So I went into a bar on Friday night, ordered a beer and handed over a £5 note only to be told they didn't accept cash. Fortunately I had my debit card on me so could pay for the beer. Had I not I would have had to get a friend to pay or leave, I guess!

It got me thinking, is this the future? And if so, what and who would it affect.

Our business has been virtually all cash for generations, with the agent going round to the customer's house at an agreed time each week or month to collect a cash payment. This is definitely changing and more and more customers are now paying by standing order, bank transfer or debit card. In an increasingly busy world this makes a lot of sense as you don't have to wait in for your agent and you don't have to withdraw cash from your bank in order to give it to them. Many would argue that this is safer for both customer and agent. Conversely many would argue that they feel safer with cash and could point to a fraud on their bank account or something that has gone wrong with a card purchase.

We still have customers that don't have a bank account, if everywhere went cashless they would find life difficult. Inevitably they would have to get a bank account, but nowadays this requires providing identification and proof of address. What if you can't get these?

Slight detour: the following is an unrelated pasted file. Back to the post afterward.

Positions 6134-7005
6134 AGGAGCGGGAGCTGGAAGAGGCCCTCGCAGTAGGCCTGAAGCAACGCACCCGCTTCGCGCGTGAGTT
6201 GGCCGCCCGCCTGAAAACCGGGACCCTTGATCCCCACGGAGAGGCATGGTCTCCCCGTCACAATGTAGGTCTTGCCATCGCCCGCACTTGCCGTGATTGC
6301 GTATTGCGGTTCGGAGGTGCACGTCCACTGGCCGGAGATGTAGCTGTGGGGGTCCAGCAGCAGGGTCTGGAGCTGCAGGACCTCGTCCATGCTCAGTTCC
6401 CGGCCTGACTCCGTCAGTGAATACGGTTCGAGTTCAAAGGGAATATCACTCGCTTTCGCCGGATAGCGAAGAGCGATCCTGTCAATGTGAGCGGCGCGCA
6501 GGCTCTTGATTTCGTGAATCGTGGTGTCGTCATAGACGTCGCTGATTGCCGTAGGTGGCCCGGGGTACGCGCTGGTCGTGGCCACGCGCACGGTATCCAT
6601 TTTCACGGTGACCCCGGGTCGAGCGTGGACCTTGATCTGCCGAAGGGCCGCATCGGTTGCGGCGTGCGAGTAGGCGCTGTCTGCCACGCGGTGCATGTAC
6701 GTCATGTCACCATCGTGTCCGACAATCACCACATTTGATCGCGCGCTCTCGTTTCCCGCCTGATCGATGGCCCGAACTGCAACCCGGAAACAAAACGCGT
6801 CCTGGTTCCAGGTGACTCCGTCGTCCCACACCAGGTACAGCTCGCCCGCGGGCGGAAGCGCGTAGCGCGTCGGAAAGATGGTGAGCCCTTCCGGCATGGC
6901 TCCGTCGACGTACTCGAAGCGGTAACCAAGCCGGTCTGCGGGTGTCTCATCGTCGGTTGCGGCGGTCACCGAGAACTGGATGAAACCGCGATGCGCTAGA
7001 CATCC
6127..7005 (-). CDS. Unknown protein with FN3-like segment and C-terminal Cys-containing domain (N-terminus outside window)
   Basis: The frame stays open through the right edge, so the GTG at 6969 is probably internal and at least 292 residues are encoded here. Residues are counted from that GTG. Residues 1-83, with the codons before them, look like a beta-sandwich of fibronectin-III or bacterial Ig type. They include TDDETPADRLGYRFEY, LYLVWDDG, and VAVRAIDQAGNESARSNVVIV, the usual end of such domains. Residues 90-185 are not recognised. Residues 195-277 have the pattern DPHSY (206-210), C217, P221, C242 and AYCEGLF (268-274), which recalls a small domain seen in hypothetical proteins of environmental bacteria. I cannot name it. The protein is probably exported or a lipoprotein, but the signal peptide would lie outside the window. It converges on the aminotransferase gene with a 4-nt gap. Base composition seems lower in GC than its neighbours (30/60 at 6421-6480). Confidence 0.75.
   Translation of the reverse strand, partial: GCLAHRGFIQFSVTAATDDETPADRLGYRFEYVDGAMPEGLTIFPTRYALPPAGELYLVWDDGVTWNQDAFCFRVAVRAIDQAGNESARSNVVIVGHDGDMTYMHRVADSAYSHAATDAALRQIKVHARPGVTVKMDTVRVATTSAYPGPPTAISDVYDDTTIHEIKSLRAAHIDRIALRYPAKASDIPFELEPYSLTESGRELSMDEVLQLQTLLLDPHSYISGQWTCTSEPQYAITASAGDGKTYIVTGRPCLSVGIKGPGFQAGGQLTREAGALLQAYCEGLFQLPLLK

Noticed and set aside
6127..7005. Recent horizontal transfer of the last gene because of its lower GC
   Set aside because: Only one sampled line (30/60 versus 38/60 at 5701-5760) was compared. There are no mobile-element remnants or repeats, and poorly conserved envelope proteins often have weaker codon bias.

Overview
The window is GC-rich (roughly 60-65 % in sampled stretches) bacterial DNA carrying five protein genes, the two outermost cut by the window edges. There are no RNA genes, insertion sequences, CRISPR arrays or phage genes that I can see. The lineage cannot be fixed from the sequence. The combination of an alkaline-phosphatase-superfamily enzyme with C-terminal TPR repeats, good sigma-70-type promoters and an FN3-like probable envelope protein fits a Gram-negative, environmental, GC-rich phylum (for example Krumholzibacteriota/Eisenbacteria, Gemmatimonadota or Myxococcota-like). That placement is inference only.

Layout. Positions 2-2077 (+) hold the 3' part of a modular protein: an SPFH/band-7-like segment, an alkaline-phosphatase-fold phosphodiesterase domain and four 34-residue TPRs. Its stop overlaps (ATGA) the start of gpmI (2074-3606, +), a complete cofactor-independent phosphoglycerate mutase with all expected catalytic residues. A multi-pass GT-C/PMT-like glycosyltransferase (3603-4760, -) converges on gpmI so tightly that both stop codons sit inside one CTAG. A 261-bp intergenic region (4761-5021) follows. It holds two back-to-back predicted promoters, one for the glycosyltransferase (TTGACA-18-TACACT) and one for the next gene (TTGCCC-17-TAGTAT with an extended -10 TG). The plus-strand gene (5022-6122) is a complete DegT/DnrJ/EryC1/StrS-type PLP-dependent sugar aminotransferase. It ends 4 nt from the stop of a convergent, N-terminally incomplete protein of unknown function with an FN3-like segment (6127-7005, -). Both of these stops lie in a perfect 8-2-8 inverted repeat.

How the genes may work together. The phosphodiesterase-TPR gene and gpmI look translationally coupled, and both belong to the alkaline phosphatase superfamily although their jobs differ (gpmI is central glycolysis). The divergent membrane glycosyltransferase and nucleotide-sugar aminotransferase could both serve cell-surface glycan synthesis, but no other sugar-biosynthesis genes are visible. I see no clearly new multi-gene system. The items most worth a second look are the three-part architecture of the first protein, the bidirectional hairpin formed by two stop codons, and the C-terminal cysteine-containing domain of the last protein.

We still have a lot of customers who feel safer having their cash in their hand and allocating it for all their bills - some literally have envelopes in a draw, one with the gas money, one for food etc etc

With cash, if you go to buy something, you know you can. The money is literally in your hand. Using a debit card, you do need to be aware a payment may have come out of your account very recently which may affect your ability to buy whatever you're after. And also you have to remember your pin number! Use your online banking to stay up to date you may say. But many people, especially I suspect many elderly people, don't have access to the internet and hence online banking, so this isn't an option.

When you buy something with your card, it is traceable back to you so there is less privacy. And what if there is a technology problem? Remember last year when the TSB bank systems failed and people couldn't pay their bills or do any bank transactions. It was chaos!

But these glitches are very rare and trace-ability is a major weapon against money laundering. Cashless payments mean reduced crime as there is a paper trail.

And for companies, cashless payments can reduce their costs and hence keep prices down.

In my opinion it is inevitable that cashless payments will continue to grow each year but for the time being at least cash is here to stay!

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